Outcomes Thinking

Mental toughness (tenacity) is fundamentally about managing our fear in all its guises. ‘Fear’ or what is considered the mind-body’s natural response, alarm and unease, to the perception of not feeling ‘safe’. The key belief to adopt is “whatever happens I will handle it”.

Let’s start with one element of mastering our thoughts – ‘Outcomes Thinking’.

On noticing a difficult situation, accept it completely, or deal with it. Don’t make it into a problem. Nurture ‘Complaint Free’ golf (future article). Simply reframe a problem frame into an outcome frame by asking, “what do I want here?” or “what do I want instead?” It’s important to realise this is not putting on rose-tinted glasses or applying spin, rather it’s just simply stating what you want to have happen.

A simple and profoundly powerful concept is that your mind cannot process negations or don’ts very well. Don’t think about a blue apple! Now it’s vital to think (often visually) of what you DO want (outcomes thinking), sending messages to your muscles as an example. Any so called problem could be expressed in terms of outcomes. “I want to relax” rather than “I wish I wasn’t so tense” or stay focussed rather than don’t worry. Positively stated language creates positive images and therefore a more resourceful performance state (at least one element of the performance state.) Because, amazing as the body is, it can’t tell the difference between a thought and a real situation – it responds as if it were happening in the real world. With the resultant muscle tension for example, great to protect yourself from danger, disastrous to a free flowing swing.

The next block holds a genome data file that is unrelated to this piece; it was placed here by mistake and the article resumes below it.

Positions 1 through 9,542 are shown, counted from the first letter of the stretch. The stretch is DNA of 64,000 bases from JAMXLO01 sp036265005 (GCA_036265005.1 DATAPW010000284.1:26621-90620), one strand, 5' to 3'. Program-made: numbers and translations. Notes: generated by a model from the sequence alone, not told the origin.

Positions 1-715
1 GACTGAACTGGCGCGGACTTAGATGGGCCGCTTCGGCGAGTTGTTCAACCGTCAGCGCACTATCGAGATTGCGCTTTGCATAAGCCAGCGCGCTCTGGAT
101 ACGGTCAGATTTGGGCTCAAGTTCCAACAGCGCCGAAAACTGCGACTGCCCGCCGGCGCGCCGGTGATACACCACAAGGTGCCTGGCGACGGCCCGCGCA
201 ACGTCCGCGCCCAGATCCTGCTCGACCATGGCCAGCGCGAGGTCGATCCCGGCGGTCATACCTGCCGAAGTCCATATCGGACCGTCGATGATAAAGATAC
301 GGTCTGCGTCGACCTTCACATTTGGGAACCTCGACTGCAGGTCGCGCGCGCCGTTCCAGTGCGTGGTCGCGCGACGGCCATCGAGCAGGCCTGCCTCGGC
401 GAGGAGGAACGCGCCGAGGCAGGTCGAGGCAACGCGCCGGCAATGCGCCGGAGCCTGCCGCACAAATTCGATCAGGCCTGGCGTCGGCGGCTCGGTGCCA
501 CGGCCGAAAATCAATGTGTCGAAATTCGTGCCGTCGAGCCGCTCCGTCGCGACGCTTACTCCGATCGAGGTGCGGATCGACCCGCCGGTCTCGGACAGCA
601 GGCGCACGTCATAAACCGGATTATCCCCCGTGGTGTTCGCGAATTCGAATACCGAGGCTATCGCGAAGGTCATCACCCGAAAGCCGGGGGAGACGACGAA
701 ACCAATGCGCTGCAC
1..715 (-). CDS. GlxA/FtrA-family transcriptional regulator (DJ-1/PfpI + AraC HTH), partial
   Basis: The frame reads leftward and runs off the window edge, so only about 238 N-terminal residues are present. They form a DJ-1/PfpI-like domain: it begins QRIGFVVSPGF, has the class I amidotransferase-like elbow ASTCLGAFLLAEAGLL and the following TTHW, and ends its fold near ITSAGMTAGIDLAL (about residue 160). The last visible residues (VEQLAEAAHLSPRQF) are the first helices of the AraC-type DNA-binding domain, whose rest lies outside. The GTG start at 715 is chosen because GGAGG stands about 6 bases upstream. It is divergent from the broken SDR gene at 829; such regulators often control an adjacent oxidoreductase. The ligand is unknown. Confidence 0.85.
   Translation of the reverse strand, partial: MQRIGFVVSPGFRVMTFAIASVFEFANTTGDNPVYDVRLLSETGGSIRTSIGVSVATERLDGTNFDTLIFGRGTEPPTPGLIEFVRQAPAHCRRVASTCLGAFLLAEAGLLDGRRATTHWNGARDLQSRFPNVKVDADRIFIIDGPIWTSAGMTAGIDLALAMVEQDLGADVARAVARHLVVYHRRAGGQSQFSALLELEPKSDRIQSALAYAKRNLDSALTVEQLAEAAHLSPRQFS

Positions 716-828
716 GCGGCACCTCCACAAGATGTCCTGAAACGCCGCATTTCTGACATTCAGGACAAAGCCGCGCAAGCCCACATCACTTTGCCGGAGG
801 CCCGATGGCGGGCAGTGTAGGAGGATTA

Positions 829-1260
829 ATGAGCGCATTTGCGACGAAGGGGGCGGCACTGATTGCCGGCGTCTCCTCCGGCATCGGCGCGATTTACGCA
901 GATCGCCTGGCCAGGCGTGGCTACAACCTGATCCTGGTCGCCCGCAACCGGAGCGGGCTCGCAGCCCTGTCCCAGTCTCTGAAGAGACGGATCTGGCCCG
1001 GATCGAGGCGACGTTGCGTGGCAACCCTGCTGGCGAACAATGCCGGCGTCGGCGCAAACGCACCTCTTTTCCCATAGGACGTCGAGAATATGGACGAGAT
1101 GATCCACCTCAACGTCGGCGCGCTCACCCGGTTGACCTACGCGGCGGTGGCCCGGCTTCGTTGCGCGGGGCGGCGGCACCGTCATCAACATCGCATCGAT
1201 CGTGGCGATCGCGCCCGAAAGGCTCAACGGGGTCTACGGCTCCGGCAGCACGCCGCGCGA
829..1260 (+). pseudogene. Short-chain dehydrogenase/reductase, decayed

So what do we do? Start noticing thoughts (usually showing up as that little voice in your head).

First realise they are not YOU! Make sure they are framed in what you want to happen (outcomes thinking) and later with other Golf Monkeys, learn how to master them and stay truly in the now.

“Would you tell me please, which way?
I ought to go from here?”.
“That depends a good deal on where you
want to get to,” said the Cheshire Cat.
“I don’t much care where…” said Alice.
“Then it doesn’t matter which way you go,”
said the Cat.

Adapted from Lewis Carroll’s ‘Alice in Wonderland’

About Peter Taylor

Msc .MCIPD Personal Development Trainer Mindcoach to Hampshire golf union school of excellence
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